A Metropolitan Police constable has admitted in court to calling a suspect a "n*****" but claimed it was not intended as racial abuse.

In an exchange recorded on a mobile phone, Pc Alex MacFarlane, 53, told 21-year-old Mauro Demetrio: "The problem with you is you will always be a n*****'."

He also said: "Be proud of who you are, don't hide behind your black skin."

pc alex macfarlane

MacFarlane denies racial abuse

The conversation took place after Demetrio had been arrested on suspicion of drink or drug-driving and was taken to Forest Gate police station, east London, on 11 August last year.

Southwark Crown Court heard MacFarlane had confessed to saying the word "n*****" after the suspect recorded him but said it was not intended as a racist insult.

In a police interview read to the court, the defendant said he had used the term after Mr Demetrio had done so first.

MacFarlane claimed the suspect told officers on duty: "Let the white boy go, keep the n*****," after a white passenger travelling with Demetrio at the time of his arrest was not detained by police.

Jurors were told the suspect had been arrested after a police radio check discovered he was wanted on suspicion of the use, supply or manufacture of drugs and for failing to attend court.

Giving evidence, MacFarlane, a serving police officer for 18 years, said he remembered Demetrio calling officers "white c****" as he was detained in a police van.

"I tried to calm down Demetrio because of his racist abuse towards the police. I challenged him about his language," he said.

"Fairly early on I said to him that if I was to call him a black c*** I'd lose my job."

"He seemed in the impression in my mind that he had low self esteem," he added.

"He referred to himself as a n***** which is not a nice thing to do."

MacFarlane continued: "I wanted him to understand that the police didn't deal with him as a black man and that made no difference at all to how the police dealt with him."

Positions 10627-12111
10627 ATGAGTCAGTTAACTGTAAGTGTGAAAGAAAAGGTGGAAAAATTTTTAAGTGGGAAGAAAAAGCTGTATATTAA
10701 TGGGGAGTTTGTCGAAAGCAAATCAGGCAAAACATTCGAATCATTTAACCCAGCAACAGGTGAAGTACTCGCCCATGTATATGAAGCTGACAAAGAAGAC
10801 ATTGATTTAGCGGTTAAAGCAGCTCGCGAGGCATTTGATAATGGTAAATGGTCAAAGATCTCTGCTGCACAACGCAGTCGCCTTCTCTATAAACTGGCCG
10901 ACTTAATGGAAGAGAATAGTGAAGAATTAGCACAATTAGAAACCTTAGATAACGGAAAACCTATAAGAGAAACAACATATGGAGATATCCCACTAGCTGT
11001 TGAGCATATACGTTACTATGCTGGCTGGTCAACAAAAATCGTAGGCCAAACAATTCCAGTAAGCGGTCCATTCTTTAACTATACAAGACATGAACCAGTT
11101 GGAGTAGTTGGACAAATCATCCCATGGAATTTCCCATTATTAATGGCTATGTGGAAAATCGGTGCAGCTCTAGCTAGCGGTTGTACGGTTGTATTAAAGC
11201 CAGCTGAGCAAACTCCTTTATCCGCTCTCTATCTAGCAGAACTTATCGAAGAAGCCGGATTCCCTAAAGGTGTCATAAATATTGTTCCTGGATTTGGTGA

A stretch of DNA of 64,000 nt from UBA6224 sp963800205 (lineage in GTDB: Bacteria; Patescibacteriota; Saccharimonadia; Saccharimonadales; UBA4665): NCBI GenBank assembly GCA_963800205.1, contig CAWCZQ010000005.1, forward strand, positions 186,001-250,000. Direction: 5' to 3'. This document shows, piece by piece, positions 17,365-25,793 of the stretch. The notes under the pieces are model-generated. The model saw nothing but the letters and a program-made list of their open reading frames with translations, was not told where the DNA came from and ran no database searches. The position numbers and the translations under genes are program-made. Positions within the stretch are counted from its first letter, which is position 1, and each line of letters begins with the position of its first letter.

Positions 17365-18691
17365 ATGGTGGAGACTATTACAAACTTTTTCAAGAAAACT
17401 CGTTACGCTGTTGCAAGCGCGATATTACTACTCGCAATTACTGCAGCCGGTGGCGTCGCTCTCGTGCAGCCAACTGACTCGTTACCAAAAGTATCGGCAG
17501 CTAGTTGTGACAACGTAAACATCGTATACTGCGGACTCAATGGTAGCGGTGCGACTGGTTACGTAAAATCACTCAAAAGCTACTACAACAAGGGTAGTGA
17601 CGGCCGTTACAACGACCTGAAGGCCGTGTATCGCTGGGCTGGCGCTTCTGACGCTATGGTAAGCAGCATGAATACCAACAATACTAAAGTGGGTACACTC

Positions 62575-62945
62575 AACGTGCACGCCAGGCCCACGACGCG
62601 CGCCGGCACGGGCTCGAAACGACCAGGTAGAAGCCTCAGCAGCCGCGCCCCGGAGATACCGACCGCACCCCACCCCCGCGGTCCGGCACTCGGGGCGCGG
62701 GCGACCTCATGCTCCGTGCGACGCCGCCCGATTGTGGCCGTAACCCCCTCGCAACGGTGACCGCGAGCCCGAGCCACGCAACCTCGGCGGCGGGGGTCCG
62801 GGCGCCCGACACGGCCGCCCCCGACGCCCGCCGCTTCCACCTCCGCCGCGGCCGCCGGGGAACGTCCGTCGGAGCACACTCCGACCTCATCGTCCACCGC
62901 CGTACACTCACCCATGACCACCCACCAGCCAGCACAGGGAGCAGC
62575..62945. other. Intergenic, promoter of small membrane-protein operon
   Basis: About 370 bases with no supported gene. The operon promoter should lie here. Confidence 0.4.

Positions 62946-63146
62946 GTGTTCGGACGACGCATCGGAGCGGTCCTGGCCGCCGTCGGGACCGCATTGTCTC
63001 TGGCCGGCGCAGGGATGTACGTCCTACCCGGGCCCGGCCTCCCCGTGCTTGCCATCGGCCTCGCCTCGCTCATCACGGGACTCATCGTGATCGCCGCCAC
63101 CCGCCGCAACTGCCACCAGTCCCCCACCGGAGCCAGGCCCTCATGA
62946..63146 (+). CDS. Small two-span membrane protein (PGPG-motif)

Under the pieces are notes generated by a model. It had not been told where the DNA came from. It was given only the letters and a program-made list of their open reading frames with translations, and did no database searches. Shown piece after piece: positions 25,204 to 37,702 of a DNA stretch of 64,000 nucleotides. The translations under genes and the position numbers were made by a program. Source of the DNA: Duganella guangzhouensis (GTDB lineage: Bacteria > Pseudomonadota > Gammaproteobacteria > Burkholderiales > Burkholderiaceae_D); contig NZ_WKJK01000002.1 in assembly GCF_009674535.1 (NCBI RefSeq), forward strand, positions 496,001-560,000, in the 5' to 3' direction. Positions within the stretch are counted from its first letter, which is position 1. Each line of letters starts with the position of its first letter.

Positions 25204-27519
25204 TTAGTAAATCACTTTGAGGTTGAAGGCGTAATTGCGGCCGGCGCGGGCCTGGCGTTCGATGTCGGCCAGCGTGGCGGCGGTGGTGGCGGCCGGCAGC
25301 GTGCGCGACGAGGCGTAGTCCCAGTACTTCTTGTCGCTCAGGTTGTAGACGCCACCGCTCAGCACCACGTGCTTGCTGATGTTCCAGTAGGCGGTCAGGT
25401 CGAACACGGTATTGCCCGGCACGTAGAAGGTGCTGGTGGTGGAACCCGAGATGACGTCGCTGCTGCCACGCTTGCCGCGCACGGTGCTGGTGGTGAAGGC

The defendant described Demetrio as giving "relentless abuse" to officers but acknowledged in court that he should not have used the word "n*****".

"I agree it is a word I would choose not to use," he said.

The married father of two said he was "exhausted" at the time of the incident after working 66 hours between 6 and 11 August following the riots which swept London.

He had also recently been told he may have a form of skin cancer, for which he is still receiving treatment, the court heard.

The trial was previously told Demetrio had become "abusive" to officers after he claimed to have been throttled and pushed up against the window of a police van by another officer following his arrest on suspicion of drink or drug-driving.

He used his mobile phone to record a heated exchange with officers.

One recording included an officer calling Demetrio a "scumbag" and a "c***", while a second recording included MacFarlane's alleged racial insult, it is claimed.

The defendant was travelling with seven other officers in a public order unit when Demetrio was stopped on suspicion of drink or drug-driving. No further action was taken for the alleged offence.

MacFarlane denies a charge of racially aggravated intentional harassment, alarm or distress.